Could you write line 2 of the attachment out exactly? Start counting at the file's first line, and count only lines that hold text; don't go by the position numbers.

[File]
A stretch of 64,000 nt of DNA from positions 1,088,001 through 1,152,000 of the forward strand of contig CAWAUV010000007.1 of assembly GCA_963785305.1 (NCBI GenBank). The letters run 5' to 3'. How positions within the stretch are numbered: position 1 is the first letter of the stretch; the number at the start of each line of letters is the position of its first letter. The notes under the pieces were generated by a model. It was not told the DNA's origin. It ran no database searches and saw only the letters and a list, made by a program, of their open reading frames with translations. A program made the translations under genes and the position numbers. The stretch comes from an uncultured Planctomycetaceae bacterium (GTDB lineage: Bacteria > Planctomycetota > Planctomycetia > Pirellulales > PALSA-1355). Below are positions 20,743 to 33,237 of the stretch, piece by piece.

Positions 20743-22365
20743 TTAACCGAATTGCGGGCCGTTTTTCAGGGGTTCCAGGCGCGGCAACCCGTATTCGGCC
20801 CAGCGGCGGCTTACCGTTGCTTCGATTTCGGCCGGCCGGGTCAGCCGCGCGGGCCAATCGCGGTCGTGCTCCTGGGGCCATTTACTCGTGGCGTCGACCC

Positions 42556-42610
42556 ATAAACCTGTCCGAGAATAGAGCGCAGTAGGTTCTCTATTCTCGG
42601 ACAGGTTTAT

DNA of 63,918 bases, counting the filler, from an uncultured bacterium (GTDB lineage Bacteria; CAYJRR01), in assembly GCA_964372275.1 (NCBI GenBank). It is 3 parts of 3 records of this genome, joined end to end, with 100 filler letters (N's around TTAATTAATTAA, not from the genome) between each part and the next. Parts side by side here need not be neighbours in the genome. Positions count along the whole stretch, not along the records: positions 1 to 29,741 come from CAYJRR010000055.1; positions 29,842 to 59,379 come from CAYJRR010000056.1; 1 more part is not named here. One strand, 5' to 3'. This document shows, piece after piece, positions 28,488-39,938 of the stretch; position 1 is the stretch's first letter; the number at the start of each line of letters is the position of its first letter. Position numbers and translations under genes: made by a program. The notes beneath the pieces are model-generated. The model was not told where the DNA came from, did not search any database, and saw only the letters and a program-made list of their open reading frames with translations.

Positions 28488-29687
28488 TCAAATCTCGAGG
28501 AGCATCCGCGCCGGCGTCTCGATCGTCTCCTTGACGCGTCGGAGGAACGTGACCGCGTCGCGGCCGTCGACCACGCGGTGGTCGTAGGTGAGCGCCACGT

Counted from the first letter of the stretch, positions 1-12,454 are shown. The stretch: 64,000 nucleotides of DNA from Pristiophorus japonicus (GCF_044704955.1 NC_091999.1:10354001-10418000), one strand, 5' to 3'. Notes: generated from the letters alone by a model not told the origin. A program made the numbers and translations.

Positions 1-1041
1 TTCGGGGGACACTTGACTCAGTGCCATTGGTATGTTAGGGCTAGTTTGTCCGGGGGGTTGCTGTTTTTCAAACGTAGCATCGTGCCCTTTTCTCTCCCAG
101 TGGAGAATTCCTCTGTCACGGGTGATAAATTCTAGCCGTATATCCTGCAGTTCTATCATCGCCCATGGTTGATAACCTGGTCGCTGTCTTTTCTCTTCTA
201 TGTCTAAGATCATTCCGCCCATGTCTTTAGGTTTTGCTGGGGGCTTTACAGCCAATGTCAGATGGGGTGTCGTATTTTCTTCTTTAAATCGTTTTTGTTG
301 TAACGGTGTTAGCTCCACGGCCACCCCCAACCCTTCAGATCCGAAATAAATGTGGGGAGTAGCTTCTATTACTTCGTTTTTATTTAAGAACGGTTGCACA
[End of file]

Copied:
Positions 20743-22365